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No, we're not living longer

 The phrase “we are all living longer” has been a well rehearsed slogan to justify an endless attack on state and occupational pension entitlement. But for the third year running the Continuous Mortality Investigation (CMI) has shown that as of March 2017 British mortality rates have increased, and that previous trends are in reverse.

Various explanations for the reversals have been given: the figures are a statistical blip, or down to recent NHS spending cuts and austerity. But it’s no blip, and the worsening trend is likely to be the result of more than just simply post-2007 cuts.

The CMI’s mortality data show that the average life expectancy of a man currently aged 65 is now 22.2 years, down from 22.8 years since 2013. For a woman the figure is 24.1 years, down from 25.1 years in 2013.

These figures are significant. Projections during early 2000 anticipated that 65-year-olds retiring at around 2017 would live at least 3 to 4 years longer than the current figures are now showing. Upon the release of the latest CMI figures around £28 billion was wiped from the inflated deficits of Britain’s private sector final salary schemes.

'Workers retiring now will have had a relatively longer exposure to economic decline during their working lives.'

Really it all comes down to this: workers retiring now will have had a relatively longer exposure to economic decline during their working lifetime than those who retired say 15 or more years ago. In other words, recent retirees will on average have had a greater exposure to the debilitating effects of redundancy, mass unemployment dressed up as part time work, constant attacks on living standards, right through to eating chemically saturated cheap processed food which is an integral part of low wages. So it is hardly surprising that mortality rates are now rising on a like-for-like basis compared with projections made from the mid-1990s through to the early 2000s.

But the news did not stop the Independent State Pension Review from declaring at the beginning of April that to reflect “increasing life expectancy’’ the state pension age should rise to age 68 sooner than previously planned.

This would effectively mean a retirement age of 68 from year 2037 onwards, instead of from 2046. So any worker born after 1969 would now have to work an additional three years before receiving a State Pension.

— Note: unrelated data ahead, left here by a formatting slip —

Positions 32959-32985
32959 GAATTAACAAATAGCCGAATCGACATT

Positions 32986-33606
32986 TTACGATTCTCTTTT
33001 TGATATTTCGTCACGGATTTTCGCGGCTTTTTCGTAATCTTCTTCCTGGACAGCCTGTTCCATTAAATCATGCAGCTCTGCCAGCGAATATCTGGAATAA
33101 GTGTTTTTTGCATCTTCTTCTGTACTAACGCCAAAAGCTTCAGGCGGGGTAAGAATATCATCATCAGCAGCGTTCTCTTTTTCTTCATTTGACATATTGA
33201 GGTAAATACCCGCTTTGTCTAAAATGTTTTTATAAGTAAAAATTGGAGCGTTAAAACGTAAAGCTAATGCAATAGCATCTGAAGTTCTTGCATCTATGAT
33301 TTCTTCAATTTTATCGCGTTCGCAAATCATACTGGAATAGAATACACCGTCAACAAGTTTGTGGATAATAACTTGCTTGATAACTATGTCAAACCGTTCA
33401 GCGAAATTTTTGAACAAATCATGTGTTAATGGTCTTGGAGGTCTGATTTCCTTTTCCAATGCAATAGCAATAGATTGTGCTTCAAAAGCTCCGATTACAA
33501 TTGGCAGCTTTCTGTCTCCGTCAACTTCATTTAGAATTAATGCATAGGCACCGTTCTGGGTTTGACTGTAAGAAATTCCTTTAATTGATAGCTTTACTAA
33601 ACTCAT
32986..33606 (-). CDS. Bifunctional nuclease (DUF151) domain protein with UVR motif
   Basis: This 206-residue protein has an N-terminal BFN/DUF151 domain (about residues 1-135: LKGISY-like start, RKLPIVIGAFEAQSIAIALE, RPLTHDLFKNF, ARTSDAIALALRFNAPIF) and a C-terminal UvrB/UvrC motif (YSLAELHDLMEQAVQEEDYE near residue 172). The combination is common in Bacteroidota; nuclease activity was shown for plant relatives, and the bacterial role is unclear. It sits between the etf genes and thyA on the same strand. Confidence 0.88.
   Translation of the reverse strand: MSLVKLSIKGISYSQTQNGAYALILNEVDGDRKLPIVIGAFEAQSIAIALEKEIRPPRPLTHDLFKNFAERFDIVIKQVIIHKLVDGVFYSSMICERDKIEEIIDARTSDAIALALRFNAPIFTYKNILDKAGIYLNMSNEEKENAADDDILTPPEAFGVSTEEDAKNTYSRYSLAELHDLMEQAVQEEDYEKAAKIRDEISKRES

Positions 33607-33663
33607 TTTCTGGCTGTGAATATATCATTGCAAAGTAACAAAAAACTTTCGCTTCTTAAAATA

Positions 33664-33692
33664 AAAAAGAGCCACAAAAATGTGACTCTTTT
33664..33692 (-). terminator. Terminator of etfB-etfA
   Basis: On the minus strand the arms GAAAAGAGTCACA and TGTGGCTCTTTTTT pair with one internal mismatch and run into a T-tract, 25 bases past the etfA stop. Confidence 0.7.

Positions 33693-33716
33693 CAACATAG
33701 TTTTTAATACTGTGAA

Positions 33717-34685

Not to be outdone, the Government Actuary’s Department called for the state pension age to rise to age 70 for those retiring after year 2054, on the assumption that workers would spend 32 per cent of their adult life in retirement. It’s a proposal that would push back retirement for those currently aged 33 to a retirement age last seen just before the First World War in 1914.

The authors of the State Pension Review said their proposals would “provide a greater measure of intergenerational fairness”. Forget for a moment that these clowns have no idea what this country will be like in 5 years, let alone in 20 years. One thing is for certain: the longer older workers have to continue working, the harder it will be for younger British workers to move up the jobs ladder.

When given the opportunity, properly trained young British workers are obviously going to be more productive than older workers forced to hang on working, or trying to find work, beyond a civilised retirement age. The fact that more than 1 million are now working beyond age 65 may partly explain why Britain has a declining productivity rate, comically called “the Productivity Puzzle”.

In many companies and organisations a large part of the current skilled workforce is due to retire during the next 5 to 10 years. So it is self-evident that we need immediate transitional planning rather than employers continuing to pretend that they have a skills shortage requiring the import of foreign labour. Instead, employers should be investing in training our young workers here. Now that’s planning!